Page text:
The Amazing Emile Brunel

I've found that repetition often results in making the extraordinary rather ordinary. I remember being tickled over this totem pole the first time I saw it - and a dozen or so times after that - but then it became just another blurred form on the passing landscape, a sign post telling me how much longer we'd be on the road before reaching our upstate getaway. After nine years I finally decided it was time to stop and investigate. I'm glad I did - what I found out was indeed extraordinary!

The totem was erected in 1933 by photographer/sculptor Emile Brunel. Each segment represents key moments of his fascinating life. Brunel was mostly known as a celebrity portrait photographer and the founder of the Brunel School of Photography. His interests led him to cinematography and in 1916 he released the silent film, The Hand of God. He also dabbled in invention, creating a one-hour film development process that (surprisingly!) didn't take the world by storm. When he built his Catskill summer home in Boiceville he surrounded it with his eccentric sculptures. It is said that after his death in 1944, his ashes were interred within one of his creations. Behind the totem is a now-defunct trading post, which during the 20's and 30s was operated by Brunel's daughter, Gladys. The trading post was hugely popular and saw much traffic, even into the 1990's when Brunel's granddaughter took over.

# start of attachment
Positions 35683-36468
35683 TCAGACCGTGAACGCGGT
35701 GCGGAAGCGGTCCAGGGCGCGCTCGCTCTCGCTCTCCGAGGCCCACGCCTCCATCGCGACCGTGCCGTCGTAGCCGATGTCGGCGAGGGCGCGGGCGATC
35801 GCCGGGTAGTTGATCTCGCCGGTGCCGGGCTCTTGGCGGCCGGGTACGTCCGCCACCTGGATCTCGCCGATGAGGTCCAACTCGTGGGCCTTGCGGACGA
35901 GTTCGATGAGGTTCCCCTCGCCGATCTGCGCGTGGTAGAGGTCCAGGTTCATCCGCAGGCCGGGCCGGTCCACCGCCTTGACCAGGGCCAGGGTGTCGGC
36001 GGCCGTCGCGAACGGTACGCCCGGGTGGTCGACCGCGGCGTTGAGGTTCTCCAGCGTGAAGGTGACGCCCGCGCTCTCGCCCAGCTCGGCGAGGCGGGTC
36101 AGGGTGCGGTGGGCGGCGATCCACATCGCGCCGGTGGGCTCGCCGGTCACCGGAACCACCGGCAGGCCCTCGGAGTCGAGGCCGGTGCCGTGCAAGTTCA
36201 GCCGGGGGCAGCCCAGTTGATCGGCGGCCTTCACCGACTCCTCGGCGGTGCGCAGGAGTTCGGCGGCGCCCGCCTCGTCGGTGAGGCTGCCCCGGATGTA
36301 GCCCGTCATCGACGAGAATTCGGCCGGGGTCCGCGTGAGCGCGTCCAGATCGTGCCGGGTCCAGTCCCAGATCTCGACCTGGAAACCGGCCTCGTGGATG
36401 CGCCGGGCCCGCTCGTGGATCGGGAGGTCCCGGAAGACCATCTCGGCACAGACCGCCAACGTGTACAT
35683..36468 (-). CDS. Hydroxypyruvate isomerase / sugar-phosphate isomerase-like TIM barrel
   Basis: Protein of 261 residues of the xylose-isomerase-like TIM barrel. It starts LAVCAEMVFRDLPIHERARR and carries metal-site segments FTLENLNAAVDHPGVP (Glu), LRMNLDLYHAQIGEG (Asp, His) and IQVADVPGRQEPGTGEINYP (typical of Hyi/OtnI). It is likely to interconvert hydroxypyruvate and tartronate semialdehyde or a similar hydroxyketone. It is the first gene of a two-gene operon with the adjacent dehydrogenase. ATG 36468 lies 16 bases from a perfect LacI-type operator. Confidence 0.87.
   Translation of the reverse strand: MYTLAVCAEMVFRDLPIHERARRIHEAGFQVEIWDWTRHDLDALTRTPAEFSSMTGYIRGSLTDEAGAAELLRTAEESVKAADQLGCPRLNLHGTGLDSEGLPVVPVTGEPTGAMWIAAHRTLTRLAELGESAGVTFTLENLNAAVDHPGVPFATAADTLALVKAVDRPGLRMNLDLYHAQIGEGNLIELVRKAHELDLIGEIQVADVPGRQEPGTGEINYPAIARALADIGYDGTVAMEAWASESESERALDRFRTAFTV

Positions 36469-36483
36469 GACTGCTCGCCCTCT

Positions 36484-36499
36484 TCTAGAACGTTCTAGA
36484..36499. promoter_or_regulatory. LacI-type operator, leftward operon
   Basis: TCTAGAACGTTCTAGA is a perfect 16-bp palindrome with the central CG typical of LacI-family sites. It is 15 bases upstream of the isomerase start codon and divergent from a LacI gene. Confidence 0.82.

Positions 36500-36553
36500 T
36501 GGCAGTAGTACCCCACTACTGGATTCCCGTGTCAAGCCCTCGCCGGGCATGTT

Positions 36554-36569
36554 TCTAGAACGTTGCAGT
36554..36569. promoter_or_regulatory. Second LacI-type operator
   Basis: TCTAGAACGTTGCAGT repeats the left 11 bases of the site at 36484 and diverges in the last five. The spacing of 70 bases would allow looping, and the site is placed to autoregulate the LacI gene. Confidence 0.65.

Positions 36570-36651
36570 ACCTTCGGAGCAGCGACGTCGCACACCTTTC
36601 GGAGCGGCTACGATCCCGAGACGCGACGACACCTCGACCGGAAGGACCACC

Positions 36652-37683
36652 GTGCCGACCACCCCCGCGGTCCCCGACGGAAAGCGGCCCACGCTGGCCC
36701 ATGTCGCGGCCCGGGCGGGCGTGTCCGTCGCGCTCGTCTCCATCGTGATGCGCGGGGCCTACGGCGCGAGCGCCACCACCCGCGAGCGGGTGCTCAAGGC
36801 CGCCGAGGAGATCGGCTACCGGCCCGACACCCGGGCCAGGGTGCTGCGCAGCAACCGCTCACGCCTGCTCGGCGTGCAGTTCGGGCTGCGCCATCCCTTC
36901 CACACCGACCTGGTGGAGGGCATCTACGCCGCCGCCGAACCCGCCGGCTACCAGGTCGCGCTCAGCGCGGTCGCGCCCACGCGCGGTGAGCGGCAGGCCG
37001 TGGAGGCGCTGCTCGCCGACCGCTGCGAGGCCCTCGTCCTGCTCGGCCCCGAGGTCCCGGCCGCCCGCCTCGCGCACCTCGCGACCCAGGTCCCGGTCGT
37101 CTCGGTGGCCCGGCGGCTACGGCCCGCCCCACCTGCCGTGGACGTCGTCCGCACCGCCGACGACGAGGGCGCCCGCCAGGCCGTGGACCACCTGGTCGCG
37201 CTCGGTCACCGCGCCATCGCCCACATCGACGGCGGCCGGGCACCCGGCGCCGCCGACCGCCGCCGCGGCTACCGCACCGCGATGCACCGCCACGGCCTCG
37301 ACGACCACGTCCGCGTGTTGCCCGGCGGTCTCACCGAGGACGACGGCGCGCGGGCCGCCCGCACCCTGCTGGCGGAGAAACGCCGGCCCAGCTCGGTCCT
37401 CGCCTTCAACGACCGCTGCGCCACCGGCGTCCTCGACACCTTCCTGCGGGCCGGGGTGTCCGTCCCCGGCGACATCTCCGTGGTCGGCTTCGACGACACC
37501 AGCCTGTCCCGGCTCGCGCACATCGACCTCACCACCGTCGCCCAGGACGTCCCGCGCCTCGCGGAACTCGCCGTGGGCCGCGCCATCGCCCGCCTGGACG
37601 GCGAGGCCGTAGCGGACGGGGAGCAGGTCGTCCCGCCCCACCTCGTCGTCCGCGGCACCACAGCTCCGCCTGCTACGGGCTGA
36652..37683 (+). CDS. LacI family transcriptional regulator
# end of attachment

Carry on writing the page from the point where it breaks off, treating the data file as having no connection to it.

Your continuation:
Around the corner from the trading post sits Brunel's impressive home. A stunning bas relief adorns the full length of the structure.

The home and its surroundings have been placed on the Register of Historic Places. These impressive pillars flank the path that leads to the park.

This stony fellow acts as doorman, keeping an eye on the place. Rowdy behavior will not be tolerated.

I was the only person there on this beautiful fall day. I felt a calming sense of peace amid these powerful, silent figures.

Until I saw these freaky heads!

Just yards from a main thoroughfare, Brunel Park transports you to another world, to a holy place.
Statues erected and dedicated to the Great White Spirit and to the grandeurs and mysteries of nature. By Emile Brunel - 1933

You put a spell on me...

Driving through the town of Shady I spied this rather, um, phallic structure jutting out onto the road.
As I got closer I saw that it wasn't at all what my dirty mind had suggested. It was Albus Freakin' Dumbledore!! Apparently with half of Hogwarts stuffed into his wizard hat.

But that's only half the magic. He greets drivers from the opposite side as well. He seems a touch sad that no one stops to say hello.
This is a wonderfully creative example of what to do with a dead tree in your yard. It really is a rooted tree, not just a placed sculpture like you see all over the Catskills of bears and what have you. Kudos to the carver of this magnificent Dumble-duo!